What is upper endoscopy or EGD?
Upper endoscopy lets our physician examine the lining of the upper part of your gastrointestinal tract, which includes the esophagus, stomach and duodenum (first portion of the small intestine). Our physician will use a thin flexible tube called an endoscope, which has its own lens and light source, and will view the images on a video monitor. This procedure helps our physician evaluate symptoms of persistent upper abdominal pain, nausea, vomiting or difficulty swallowing. It’s the best test for finding the cause of bleeding from the upper gastrointestinal tract. Its also more accurate than x-ray films for detecting inflammation, ulcers and tumors of the esophagus, stomach and duodenum.
What happens during upper endoscopy?
The anesthesiologist will give you a sedative and you will lie on your side. Our physician will pass the endoscope through your mouth and into the esophagus, stomach and duodenum. The scope doesn’t interfere with your breathing. A biopsy may be taken as it helps our physician distinguish between benign and malignant (cancerous) tissues. Remember, biopsies are taken for many reasons. They can be taken even if cancer is not suspected. For example, a biopsy can be taken to test for helicobacter pylori, a bacteria that causes ulcers.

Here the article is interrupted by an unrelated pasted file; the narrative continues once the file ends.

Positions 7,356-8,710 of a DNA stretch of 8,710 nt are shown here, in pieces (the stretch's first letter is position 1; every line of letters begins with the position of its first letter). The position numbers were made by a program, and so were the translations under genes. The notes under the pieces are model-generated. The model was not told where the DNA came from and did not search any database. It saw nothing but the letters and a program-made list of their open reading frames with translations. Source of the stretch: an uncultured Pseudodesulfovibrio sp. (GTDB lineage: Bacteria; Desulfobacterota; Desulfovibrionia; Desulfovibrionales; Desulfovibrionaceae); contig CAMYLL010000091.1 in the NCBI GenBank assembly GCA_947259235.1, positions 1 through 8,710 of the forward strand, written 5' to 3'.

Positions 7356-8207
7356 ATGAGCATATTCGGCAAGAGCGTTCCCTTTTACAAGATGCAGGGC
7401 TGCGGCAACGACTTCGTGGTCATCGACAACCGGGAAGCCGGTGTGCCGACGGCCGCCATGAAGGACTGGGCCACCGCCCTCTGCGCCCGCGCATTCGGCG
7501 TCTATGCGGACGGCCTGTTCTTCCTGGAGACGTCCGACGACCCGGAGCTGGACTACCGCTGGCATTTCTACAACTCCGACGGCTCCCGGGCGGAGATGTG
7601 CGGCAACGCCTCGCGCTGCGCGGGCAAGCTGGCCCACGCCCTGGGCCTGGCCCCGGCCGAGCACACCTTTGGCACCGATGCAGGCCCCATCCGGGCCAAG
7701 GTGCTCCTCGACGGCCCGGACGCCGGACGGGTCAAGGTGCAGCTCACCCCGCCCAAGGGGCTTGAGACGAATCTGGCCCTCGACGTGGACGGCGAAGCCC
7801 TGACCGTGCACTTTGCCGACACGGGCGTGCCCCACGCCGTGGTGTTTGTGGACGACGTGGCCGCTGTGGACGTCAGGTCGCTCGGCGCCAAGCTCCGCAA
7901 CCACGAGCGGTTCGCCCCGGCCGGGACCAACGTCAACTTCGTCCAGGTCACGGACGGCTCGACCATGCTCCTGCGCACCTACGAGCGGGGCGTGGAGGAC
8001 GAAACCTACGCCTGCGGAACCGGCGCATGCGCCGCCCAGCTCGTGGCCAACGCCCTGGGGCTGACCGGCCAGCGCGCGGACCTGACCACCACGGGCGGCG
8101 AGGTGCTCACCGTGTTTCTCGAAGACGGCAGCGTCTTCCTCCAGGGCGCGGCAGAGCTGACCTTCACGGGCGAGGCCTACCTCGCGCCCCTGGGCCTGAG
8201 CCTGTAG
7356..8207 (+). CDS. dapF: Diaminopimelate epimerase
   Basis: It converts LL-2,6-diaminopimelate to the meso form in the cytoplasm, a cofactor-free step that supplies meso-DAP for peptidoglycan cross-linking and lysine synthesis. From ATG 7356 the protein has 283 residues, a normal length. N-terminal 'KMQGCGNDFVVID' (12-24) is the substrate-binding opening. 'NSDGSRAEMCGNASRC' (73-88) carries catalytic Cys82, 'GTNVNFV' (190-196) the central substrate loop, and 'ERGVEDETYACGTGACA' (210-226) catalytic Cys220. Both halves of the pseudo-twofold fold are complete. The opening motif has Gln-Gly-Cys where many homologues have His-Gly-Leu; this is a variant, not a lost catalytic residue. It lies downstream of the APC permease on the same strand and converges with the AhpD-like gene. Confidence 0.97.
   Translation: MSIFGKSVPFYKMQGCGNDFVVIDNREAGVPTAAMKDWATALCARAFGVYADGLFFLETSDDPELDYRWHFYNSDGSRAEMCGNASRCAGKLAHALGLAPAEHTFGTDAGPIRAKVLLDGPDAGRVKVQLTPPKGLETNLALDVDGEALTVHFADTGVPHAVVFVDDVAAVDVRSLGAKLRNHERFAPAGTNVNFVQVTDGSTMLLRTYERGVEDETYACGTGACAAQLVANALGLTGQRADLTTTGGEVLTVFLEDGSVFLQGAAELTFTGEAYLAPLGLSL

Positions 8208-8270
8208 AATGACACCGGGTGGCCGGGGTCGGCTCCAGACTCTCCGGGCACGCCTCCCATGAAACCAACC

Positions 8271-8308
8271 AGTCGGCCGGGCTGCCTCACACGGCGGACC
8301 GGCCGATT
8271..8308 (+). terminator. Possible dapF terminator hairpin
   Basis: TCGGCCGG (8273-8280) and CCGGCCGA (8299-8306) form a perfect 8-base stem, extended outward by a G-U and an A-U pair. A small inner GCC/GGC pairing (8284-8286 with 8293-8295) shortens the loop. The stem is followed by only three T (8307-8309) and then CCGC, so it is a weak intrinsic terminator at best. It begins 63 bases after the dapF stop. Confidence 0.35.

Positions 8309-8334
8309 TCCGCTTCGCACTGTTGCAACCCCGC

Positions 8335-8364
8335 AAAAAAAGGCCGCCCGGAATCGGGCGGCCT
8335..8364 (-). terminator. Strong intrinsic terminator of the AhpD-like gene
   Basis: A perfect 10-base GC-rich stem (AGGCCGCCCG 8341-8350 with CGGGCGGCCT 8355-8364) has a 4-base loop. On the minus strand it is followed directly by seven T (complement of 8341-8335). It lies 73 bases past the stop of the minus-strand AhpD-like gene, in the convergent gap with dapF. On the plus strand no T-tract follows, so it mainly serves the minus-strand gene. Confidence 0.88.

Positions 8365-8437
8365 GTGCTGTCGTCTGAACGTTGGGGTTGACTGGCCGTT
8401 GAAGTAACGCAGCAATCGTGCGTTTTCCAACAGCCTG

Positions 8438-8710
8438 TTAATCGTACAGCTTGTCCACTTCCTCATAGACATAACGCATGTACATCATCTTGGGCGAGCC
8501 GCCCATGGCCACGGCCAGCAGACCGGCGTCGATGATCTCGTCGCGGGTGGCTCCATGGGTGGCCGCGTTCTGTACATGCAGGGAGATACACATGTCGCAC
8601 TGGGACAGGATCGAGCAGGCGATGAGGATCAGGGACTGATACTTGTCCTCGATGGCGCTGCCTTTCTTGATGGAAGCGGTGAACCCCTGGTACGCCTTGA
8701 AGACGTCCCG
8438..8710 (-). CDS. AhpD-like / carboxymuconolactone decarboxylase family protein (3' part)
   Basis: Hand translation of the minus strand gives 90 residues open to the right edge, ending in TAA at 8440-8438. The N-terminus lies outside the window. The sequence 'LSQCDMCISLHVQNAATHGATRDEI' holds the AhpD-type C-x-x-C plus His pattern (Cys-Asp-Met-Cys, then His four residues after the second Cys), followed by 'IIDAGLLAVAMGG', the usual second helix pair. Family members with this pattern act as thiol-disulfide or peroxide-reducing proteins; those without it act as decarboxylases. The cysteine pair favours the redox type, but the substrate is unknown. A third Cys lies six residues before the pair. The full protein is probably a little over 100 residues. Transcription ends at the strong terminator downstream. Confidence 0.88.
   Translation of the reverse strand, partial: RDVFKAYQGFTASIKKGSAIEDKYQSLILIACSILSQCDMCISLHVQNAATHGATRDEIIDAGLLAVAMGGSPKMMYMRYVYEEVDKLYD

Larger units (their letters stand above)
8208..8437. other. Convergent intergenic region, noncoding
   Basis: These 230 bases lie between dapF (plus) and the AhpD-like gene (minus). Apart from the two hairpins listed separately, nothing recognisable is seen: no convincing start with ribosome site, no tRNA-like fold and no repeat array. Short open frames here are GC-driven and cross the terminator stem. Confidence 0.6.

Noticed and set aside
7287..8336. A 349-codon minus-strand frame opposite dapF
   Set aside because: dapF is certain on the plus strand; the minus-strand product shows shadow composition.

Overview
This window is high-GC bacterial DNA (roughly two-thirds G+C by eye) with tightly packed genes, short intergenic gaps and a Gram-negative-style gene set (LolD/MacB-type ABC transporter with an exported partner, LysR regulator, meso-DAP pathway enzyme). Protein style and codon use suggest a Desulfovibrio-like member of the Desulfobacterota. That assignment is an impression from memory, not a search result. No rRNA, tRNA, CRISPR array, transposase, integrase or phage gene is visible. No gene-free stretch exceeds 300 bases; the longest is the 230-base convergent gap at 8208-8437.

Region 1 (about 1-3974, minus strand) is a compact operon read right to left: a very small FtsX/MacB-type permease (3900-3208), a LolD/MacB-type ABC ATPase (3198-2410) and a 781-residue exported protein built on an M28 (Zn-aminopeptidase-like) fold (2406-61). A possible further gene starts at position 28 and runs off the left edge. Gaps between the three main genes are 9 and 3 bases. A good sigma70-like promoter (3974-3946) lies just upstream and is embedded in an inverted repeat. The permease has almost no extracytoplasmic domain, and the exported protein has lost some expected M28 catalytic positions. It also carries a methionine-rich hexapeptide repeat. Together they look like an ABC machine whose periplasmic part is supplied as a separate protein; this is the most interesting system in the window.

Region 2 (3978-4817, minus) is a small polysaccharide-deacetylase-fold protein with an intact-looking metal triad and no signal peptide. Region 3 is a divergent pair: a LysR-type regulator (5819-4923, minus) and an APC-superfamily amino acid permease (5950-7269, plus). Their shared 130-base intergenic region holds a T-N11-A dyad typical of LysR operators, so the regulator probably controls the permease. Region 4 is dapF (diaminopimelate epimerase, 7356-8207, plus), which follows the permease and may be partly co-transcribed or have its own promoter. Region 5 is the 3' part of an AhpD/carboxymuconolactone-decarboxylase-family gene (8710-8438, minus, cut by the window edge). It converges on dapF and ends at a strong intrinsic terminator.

What happens after upper endoscopy?
Your throat might be a little sore, and you might feel bloated because of the air introduced into your stomach during the procedure. You will be able to eat after your procedure, unless our physician instructs you otherwise. Our physician generally can tell you your test results on the day of the procedure, unless a biopsy was taken, and that test will take several days. Because you will be given a sedative, you wont be allowed to drive after the procedure. You will need to arrange for someone to accompany you to drive you home. Sedatives might affect your judgement and reflexes for the rest of the day.